Designing a wearable that could save lives
GovTech and the National University of Singapore collaborated to conceptualise a wearable personal alert button for the elderly that can be used to summon emergency services.
An increasing number of senior citizens in Singapore are living alone, many of whom may not have loved ones living nearby or may be estranged from their relatives. The Department of Statistics, Singapore, estimates that there will be 83,000 elderly persons living alone by 2030.
Recognising that this growing subpopulation may be unable to get help when they need it most—for instance, when they have a fall or are feeling faint—the Government Technology Agency of Singapore (GovTech) envisioned a future where each elderly individual has an ‘SOS’ system on them at all times.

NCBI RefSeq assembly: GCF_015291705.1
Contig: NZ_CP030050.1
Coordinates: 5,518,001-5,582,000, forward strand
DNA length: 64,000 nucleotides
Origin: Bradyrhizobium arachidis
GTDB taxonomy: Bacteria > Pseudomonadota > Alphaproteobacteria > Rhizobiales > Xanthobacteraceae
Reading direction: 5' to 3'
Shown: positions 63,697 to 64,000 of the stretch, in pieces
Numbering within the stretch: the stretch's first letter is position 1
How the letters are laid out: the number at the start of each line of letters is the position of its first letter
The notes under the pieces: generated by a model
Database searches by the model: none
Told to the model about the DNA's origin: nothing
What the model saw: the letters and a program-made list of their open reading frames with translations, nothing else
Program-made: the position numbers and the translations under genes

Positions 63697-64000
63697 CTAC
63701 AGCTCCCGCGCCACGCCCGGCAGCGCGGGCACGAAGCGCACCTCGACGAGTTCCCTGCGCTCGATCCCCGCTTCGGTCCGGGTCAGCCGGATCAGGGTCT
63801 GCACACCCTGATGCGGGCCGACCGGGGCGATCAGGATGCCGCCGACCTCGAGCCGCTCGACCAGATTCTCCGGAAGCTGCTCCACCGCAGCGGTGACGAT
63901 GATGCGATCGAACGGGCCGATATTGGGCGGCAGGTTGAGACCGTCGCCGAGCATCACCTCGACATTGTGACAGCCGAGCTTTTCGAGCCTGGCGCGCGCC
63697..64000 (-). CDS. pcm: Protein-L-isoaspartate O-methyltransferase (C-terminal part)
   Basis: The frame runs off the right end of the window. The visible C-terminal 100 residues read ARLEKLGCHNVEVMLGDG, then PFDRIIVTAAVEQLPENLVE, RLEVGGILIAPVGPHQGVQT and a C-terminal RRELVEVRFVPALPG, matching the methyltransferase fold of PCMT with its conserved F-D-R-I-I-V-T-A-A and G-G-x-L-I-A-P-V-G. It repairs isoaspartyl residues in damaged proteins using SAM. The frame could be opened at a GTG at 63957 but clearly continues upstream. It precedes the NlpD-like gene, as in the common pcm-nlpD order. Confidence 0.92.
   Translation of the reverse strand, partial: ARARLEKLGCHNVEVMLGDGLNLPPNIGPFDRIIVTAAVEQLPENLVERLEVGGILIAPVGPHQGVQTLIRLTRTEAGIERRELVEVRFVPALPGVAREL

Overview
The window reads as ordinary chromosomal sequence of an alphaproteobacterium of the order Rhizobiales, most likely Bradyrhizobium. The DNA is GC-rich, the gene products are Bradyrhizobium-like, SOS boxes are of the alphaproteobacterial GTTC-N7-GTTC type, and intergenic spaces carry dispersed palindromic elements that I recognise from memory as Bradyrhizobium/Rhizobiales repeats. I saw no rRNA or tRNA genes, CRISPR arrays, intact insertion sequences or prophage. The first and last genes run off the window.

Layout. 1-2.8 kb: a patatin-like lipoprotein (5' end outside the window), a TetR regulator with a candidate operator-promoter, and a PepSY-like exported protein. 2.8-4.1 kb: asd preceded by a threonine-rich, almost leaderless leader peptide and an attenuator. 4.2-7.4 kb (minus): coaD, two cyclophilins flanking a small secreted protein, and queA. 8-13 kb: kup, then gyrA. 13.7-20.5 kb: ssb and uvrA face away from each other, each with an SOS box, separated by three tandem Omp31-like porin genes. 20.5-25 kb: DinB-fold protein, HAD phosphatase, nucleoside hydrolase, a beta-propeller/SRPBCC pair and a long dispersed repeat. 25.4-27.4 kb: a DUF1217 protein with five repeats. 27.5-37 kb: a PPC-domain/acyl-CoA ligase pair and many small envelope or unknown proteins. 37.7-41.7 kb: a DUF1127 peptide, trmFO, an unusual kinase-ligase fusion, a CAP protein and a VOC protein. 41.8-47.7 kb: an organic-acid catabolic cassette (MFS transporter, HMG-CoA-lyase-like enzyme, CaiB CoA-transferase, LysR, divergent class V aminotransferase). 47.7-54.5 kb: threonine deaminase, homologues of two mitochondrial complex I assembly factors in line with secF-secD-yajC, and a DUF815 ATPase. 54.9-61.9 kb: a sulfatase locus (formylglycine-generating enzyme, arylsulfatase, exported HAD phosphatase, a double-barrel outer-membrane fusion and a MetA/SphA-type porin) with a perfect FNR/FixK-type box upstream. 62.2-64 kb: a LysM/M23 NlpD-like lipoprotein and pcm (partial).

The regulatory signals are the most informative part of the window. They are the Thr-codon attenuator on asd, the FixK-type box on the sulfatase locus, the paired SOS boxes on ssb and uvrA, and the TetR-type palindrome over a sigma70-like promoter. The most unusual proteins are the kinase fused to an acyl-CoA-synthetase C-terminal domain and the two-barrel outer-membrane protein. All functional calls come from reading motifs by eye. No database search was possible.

Although GovTech is currently working on installing personal alert buttons (PABs) in the homes of senior citizens, the existing solution is not portable, which means that an elderly person may be unable to send out a distress call if an emergency occurs outside his or her home. Hence, GovTech sought to develop a PAB that could be worn by the elderly even when they are out and about.
Innovation by design
Rather than brainstorm internally, the GovTech team decided to tap on an ally from academia—the National University of Singapore’s Division of Industrial Design (NUS DID). In June 2019, GovTechies visited the NUS DID showcase and were impressed by the students’ creativity in problem solving.
“We approached NUS Associate Professor Song Kee Hong and proposed a ‘mini hackathon’ of sorts to crowdsource ideas for a wearable PAB for the elderly,” said Ms Joy Ng, User Experience Designer at GovTech. “The problem statement we issued was: How might we design a wearable that will help seniors who are living alone to call for help when needed?”